At first, they were hesitant to speak—likely overcome with a mix of nerves and awe.
Who could blame them?
It’s not every day that a famous television and film actor walks into your first block theatre class to take questions and discuss his career. However, Terry O’Quinn, 2007 Emmy Award winner for his work as John Locke on the television series “Lost,” visited Landstown High School Sept. 28 to do just that.
“I would have liked high school a lot better if people clapped like that every time I came into a room,” said O’Quinn to the more than 70 students gathered in the school’s schola.
Thanks to outreach by Terri Gayer, Landstown High School theatre teacher and director, O’Quinn accepted the invitation to speak to students from her cinema studies, performance theatre, studio theatre and introduction to theatre classes. A few star stuck staff members joined the audience as well.
“I thought it would be a wonderful idea to invite practitioners of film from our community to come and talk to you about what it is that they do best,” Gayer told students as she introduced O’Quinn. “We’re very thankful that he’s able to be here today to share his vast experience with you.”
Quinn, who resides in Virginia Beach between filming engagements, began with a question.
“Alright. How do we start? I haven’t done this before.”
He started with his own memories of high school and his inspiration to pursue acting.
“I was in high school in the upper peninsula of Michigan in a very small town. We didn’t have a theatre department in our school. We didn’t have acting. Before I was a senior, they had a senior play but it was an opportunity for the popular kids to put on makeup and scarves and misbehave on stage. That was pretty much our theatre experience.”
“I remember watching films when I was in high school. There is one I always reference; it was called ‘Romeo and Juliet.’ It was a movie made by Franco Zeffirelli in the 60s. It was particularly powerful for me because there was a girl named Olivia Hussey who played Juliet who was beautiful. I just wanted to keep watching that film. It occurred to me that somewhere this was happening. That somewhere people were making these films. It wasn’t happening in my town or anywhere I could see from where I was. Then I went to college. I went to Central Michigan University and I saw there were auditions for a play called ‘Henry IV, Part I.’ It was by Shakespeare as was ‘Romeo and Juliet.’ I thought I would go and audition. I had no experience and I didn’t know anything about it but I went in and I auditioned. I think because I could stand up straight and look like a guy and talk loud enough, they cast me in the play and that was it. After that, I felt like, wow, I think these are my people.”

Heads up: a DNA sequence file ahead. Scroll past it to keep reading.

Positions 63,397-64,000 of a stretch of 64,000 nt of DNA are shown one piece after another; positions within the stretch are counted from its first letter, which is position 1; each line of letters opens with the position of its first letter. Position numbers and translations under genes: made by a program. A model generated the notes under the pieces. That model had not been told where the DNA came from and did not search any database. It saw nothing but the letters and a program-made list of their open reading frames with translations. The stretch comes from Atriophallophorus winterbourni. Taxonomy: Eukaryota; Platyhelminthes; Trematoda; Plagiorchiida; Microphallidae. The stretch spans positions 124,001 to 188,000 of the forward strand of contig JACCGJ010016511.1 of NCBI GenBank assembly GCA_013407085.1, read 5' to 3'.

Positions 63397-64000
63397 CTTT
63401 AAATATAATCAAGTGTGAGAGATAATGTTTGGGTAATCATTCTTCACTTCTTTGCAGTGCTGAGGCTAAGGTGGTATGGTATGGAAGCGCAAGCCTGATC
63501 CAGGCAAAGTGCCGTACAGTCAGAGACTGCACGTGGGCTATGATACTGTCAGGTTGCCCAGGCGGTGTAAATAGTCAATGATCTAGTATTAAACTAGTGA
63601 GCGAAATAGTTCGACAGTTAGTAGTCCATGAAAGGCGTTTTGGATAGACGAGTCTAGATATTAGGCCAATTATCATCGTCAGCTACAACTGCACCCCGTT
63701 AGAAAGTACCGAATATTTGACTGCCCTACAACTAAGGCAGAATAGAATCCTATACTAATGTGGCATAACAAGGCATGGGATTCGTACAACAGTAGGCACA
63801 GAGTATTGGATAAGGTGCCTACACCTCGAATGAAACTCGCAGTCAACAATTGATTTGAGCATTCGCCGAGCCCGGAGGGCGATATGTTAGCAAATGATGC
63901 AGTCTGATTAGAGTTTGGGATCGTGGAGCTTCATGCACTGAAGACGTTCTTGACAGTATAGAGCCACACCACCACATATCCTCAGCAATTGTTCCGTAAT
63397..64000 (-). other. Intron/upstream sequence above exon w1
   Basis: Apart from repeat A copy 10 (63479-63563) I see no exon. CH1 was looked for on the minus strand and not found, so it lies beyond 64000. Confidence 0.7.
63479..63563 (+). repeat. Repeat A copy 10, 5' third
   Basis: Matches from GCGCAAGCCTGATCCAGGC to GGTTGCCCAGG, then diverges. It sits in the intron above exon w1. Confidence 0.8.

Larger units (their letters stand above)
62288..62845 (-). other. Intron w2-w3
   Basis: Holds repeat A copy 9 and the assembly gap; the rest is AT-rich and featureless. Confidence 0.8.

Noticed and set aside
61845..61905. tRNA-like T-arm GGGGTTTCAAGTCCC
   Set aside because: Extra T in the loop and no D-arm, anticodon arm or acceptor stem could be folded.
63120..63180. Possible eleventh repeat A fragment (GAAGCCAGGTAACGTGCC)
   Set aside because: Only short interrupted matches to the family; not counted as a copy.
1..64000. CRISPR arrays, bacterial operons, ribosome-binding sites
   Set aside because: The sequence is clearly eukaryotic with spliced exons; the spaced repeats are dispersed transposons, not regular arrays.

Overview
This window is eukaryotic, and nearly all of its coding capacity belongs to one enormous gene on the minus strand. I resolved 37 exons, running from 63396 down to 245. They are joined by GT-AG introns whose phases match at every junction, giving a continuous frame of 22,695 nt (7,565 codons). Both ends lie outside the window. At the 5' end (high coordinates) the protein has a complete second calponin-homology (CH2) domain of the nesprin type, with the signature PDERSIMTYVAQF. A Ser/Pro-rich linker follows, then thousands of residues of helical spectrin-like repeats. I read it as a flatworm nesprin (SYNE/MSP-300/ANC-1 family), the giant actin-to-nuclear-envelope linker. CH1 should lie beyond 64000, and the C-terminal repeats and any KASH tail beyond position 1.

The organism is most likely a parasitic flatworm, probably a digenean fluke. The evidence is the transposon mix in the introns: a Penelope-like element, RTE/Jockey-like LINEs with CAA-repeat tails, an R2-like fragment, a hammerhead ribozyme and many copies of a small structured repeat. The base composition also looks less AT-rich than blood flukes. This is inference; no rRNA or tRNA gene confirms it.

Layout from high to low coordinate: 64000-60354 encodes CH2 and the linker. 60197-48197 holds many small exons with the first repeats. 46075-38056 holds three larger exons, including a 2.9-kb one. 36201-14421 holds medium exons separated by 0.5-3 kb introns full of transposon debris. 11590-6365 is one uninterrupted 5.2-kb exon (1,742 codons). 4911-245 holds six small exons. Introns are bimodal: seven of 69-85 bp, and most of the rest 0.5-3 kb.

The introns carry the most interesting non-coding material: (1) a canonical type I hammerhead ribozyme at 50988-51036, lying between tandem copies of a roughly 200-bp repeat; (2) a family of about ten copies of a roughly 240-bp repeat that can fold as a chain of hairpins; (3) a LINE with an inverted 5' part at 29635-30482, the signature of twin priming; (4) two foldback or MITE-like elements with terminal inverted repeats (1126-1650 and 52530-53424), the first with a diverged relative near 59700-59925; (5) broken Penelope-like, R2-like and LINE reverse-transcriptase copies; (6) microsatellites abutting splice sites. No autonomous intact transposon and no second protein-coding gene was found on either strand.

He earned an acting scholarship to attend the University of Iowa where a New York director saw him on stage.
“He said, ‘You’re very good. Why don’t you come with me? We’re going to go Williamstown Theatre Festival,’ which I’m sure none of you have heard of; I hadn’t heard of it at the time.”
O’Quinn described how the director introduced him to an agent and he began seeking theatre work in New York and along the East coast while sleeping on the floors of friends’ apartments and trying to make ends meet.
“I won’t lie to you,” O’Quinn told the students. “It was kind of hard scrapple.”
“I got cast in my first film probably after I had been doing theatre for about five years professionally. Then I did theatre, film and television for a while and for the last 20 years I’ve done exclusively film and television,” said O’Quinn before turning it over to the students.
“That’s my short story,” he said. “I don’t know what else exactly to tell you but I wonder if we could have a discussion if anybody has any thoughts or if you have any questions.”
For the next 50 minutes, O’Quinn answered students’ questions – ranging from his favorite role to how he felt when he won his Emmy. He also granted many students’ requests for selfies at the conclusion of the interview session.
Abbreviated excerpts from his discussion with students are below.
Student: “To what or whom do you owe your success?”
O’Quinn: “To the extent that I’ve had it – I never really get much farther than now. When people say, ‘How does it feel to make it?’ I’ll say, ‘I’ve only made it to here. It feels pretty good so far.’ …I would have to say I owe my success to people who gave me roles and gave me opportunities in college, and, obviously, Olivia Hussey in ‘Romeo and Juliet.’ I’m grateful to her and to Franco Zeffirelli for making that film. The rest of it is just your friends who support you. It helps to have a community of friends, a group that can help you out. It’s tough to do it all by yourself. I love my community and I like the people who do what I do. Every time I did a play or a film, generally it feels like a big family. And then you say good-bye to that family and go on to the next one. It always a similar experience.”
Student: “When you were first coming up as an actor, what was the best advice anyone has ever given you?”
O’Quinn: “The one I already told you: Don’t ask permission. The rest of it is what I call professionalism. I got that message from a wonderful old actor when I was fairly young. He said, ‘I don’t care about a person’s personality. I don’t care too much about how they are at home. But when you come here, when you go to that workplace, be a professional.’ That involves treating others with respect. Being prepared. Be on time. And by ‘be prepared’ I don’t just mean know your lines. I mean, know who your character is. Be prepared to discuss it. Be prepared to support your other actors.”
Student: “Did anyone ever doubt your dreams when you first pursued acting?”